Zak Ebrahim Promotes Peace at SHSU

By Taylor Tompkins

Zak Ebrahim remembers when his closest childhood friend was just ten years old. The boy’s father had ripped him from his home in the United States to fight in the war in Afghanistan.

When he returned, Ebrahim says the boy was a shadow of his former self, and never recovered.  “This is what happens when we use violence as a resolution of conflict”, Ebrahim says.

Ebrahm participated in a different kind of war, a war of ideologies. His father is a convicted al Qaeda terrorist, who is serving life in prison in the United States. Ebrahim’s book, The Terrorist’s Son: A story of Choice,  chronicles his journey.

Hosted by the Global Center for Journalism and Democracy, Ebrahim spoke to an audience of more than two hundred at SHSU’s Huntsville Campus. The presentation was also live streamed to more than 30 people at SHSU’s campus in The Woodlands.

Ebrahim says his indoctrination began early. When he was just six years old, he says he went to the mosque with his father. Ebrahim says the Imam who was preaching told members that “western culture was corrupting Muslims all over the planet, and that the consequences of Western democracy were materialism, sexual perversion and idolatry”.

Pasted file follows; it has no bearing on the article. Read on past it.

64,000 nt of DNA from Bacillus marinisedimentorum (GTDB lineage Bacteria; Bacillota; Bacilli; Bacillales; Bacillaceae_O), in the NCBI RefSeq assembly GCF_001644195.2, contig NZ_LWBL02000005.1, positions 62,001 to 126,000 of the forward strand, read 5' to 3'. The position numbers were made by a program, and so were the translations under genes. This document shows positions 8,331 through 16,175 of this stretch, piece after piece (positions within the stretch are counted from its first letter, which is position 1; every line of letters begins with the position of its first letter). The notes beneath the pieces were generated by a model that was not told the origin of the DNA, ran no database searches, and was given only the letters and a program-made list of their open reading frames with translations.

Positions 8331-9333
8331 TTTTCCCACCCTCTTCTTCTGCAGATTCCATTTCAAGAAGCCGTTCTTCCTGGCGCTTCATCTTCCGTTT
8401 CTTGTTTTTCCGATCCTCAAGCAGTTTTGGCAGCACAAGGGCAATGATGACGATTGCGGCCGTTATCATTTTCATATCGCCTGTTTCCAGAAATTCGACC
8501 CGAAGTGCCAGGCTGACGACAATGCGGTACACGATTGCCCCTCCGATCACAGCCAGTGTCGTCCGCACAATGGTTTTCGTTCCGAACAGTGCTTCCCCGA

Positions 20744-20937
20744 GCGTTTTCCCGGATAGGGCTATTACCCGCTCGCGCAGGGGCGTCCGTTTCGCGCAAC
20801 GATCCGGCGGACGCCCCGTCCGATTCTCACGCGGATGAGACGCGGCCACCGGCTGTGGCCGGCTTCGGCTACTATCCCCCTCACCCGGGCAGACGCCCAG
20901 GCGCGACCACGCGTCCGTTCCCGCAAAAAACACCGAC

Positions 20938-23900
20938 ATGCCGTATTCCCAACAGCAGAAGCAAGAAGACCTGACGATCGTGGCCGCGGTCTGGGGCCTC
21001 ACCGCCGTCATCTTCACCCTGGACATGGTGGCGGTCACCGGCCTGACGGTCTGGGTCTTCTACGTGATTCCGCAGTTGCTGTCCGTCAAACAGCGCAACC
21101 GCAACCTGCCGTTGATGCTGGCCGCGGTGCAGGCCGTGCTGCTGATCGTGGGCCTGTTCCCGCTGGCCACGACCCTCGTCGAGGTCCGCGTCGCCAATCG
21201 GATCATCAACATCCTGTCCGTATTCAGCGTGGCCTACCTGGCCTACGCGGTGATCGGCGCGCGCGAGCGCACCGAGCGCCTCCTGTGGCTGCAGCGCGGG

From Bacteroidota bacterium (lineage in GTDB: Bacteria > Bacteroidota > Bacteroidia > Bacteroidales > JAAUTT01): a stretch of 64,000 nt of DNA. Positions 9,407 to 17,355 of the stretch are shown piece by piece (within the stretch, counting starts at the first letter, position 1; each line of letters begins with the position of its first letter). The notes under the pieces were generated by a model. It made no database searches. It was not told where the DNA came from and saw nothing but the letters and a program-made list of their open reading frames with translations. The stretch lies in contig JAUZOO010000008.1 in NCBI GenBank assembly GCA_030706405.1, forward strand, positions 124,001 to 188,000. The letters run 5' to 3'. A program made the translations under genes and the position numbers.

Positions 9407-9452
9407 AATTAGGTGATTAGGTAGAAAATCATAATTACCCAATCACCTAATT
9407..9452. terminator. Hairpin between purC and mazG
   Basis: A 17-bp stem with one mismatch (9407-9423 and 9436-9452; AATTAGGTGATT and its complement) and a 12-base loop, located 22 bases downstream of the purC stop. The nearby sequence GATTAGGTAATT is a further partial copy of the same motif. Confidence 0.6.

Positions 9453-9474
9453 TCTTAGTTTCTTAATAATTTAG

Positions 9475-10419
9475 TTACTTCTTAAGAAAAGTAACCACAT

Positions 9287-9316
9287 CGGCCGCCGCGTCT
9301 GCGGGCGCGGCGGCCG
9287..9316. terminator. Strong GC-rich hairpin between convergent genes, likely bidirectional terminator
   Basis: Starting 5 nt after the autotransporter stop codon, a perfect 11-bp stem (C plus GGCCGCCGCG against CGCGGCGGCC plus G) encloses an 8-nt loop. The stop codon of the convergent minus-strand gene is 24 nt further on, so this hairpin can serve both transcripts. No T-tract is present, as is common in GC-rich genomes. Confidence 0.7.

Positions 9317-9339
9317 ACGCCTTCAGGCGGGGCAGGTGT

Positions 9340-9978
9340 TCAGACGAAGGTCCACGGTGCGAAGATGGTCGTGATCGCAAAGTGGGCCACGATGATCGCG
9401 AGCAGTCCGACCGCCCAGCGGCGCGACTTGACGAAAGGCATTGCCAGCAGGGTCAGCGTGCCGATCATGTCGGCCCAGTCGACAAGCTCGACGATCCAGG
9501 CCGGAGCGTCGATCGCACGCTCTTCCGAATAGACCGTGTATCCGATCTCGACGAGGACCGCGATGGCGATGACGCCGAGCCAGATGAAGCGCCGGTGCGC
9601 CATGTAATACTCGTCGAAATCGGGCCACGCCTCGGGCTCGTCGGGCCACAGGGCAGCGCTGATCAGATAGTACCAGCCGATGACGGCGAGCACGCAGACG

When he was seven, his father El-Sayyid Nosair, assassinated the founder of the Jewish Defense League. While in prison, Nosair began to plan attacks on New York City, which led to the 1993 bombing of the World Trade Center.

By the time Ebrahim was 19, he says he and his family had moved at least 20 times and changed their last name.

Ebrahim, who is now an atheist, recalls a childhood dominated by bullying, extremism and hatred. He says it wasn’t until he took a summer job at Busch Gardens in Florida that he realized the stereotypes that formed his opinions toward others were false.

He also credits Daily Show host Jon Stewart with serving as a father figure. “Throughout the years of watching him I learned so much and he had a great deal to do with the reason that I ultimately chose the path I did” Ebrahim says.

Now, Ebrahim is determined to promote peace. While his father serves six consecutive life sentences, Ebrahim promotes interfaith dialogue. “No matter the level of violence you’ve been exposed to, it doesn’t have to define your all of us is the ability to change our paths.”

He no longer communicates with his father, but doesn’t rule out a conversation in the future.

Following his presentation, Ebrahim conducted a thirty minute question and answer session and signed copies of his book.

GCJD is dedicated to bringing speakers to campus to offer different perspectives. Brenda Juarez, an SHSU student enrolled in GCJD’s workshop class believes Ebrahim was a great choice “because terrorism is something fairly relevant to us right now”.



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Global Center for Journalism and Democracy
Dan Rather Communications Building, Room 201, Huntsville, TX 77340